"Edson’s vivid portrayal of the urban area, as well as the working class and underclass, creates a vision of Saint John that highlights the discrepancy between the pre-modern idyllic notion of life in Atlantic Canada and the more complicated reality of the region."

-The New Brunswick Literary Encyclopedia

Saturday, April 27, 2013

Judge's comments on THE MOON IS REAL ...

The 2013 Richards Prize was judged by Halifax novelist Ian Colford. Here is what he had to say about the story:

This is an accomplished piece of fiction by an author who knows how to create morally complex characters, give them credible motives, and place them in situations that are dramatically compelling. A narrative told from multiple points of view, it patiently builds tension and suspense, forcing the reader to turn the page. The writing is carefully crafted to appear simple, but it is rich in metaphor and flows in a seemingly effortless fashion. This is smart, polished work that deserves an audience.

Check out Colford's latest novel by clicking HERE.

Friday, April 26, 2013

THE MOON IS REAL wins 2013 Richards Prize

The manuscript for The Moon is Real has won the 2013 David Adams Richards Prize. The annual award is handed out by the Writers' Federation of New Brunswick. An earlier version of the manuscript earned an Honourable Mention last year, but I was smack in the middle of a major rewrite and so I'd sent a version that has since been much improved. The work has paid off.
My fourth novel, The Goon, was shorlisted for the ReLit Prize in 2011, but this is the first award I've won, and it's special not only because of that, but that it has the name David Adams Richards attached to it. Richards has been one of my literary heroes for quite a few years and it's cool to me that this is the first thing I win.
I'm not big into prizes, or least I try not to be. My editor, the brilliant Dilshad Engineer, recently summed up why I write:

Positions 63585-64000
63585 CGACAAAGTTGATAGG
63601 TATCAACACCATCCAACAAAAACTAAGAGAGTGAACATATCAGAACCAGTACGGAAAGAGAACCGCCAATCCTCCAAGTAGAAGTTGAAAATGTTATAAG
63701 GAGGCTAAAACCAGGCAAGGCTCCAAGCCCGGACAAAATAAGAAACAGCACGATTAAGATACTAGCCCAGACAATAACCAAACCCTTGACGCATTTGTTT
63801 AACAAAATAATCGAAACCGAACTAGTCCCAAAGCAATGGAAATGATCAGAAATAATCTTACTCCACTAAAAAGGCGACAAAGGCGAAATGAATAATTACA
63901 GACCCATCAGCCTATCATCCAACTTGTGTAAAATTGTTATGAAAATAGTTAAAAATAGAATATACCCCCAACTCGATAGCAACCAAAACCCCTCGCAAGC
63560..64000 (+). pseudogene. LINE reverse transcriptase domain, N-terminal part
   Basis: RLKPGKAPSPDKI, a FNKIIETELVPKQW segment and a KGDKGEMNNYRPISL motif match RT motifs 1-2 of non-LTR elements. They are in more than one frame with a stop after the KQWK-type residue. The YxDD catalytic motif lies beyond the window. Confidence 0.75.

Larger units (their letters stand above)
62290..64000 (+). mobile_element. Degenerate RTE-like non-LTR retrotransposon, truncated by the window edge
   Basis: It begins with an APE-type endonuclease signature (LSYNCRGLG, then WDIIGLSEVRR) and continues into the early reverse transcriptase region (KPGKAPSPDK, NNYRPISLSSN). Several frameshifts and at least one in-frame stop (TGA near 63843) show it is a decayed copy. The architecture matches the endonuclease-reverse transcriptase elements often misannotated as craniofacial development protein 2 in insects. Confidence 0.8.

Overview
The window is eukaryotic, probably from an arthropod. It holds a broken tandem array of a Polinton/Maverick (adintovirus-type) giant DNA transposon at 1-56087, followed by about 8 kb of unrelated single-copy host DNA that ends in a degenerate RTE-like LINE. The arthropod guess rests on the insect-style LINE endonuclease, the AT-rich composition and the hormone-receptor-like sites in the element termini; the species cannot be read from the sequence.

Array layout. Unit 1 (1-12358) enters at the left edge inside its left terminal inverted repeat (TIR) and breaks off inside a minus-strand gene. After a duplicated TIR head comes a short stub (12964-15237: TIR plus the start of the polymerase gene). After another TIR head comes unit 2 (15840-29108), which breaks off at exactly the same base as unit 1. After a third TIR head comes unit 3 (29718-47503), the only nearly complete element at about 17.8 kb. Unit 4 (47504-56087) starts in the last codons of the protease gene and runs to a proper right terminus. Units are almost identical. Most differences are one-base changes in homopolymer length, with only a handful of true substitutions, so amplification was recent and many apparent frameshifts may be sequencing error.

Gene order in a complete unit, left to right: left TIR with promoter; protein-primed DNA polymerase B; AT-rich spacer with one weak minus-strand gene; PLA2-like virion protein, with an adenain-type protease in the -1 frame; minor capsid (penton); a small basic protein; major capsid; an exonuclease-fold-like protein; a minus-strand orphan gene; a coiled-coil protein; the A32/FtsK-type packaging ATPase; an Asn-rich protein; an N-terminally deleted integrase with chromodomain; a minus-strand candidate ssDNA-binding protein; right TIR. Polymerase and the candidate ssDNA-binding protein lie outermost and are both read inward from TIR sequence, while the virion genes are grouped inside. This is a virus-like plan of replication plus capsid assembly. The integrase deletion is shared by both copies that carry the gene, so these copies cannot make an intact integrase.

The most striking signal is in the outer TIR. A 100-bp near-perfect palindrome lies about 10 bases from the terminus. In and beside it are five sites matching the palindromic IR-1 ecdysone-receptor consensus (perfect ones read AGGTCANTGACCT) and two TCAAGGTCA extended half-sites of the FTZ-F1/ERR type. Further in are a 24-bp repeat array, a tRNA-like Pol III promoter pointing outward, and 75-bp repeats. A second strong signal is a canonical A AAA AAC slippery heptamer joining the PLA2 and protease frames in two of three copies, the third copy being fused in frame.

You're writing for you, first and foremost, and anything else, whether it's being published or finding an audience, is a bonus. You write because you want to, because you have to. You write because you must. You write in the same way people (like you and me) read: because it's unthinkable not to, because it's like eating or breathing. You know that. If you had no hope of anyone other than yourself reading what you write, you would still write, because it's who you are. Don't get hung up on what happens at the other end of the writing because it'll get in your way. You know you're going to write until you run out of stories and even then, you'll go on writing and someone like me will tell you when you're 90 that it's time to stop, and you won't because you can't. It's as simple as that.
Nonetheless, I'm pretty happy about winning. Thanks go to the WFNB for putting on this competition every year, and congratulations to the winners in the other categories.    

Thursday, April 4, 2013

Hemingway at his peak

Smile Please: Hemingway having fun with the camera

I love this photo. Here is Hemingway at his peak, mentally and physically; it's my favorite time period for him. He's somewhere in Spain in the late 1930s. He was there covering the Spanish Civil War for the North American Newspaper Alliance. But what he was really doing (whether he knew it or not) was filling his mind with what he needed to write For Whom the Bell Tolls, my favorite novel and I think the very best ever written.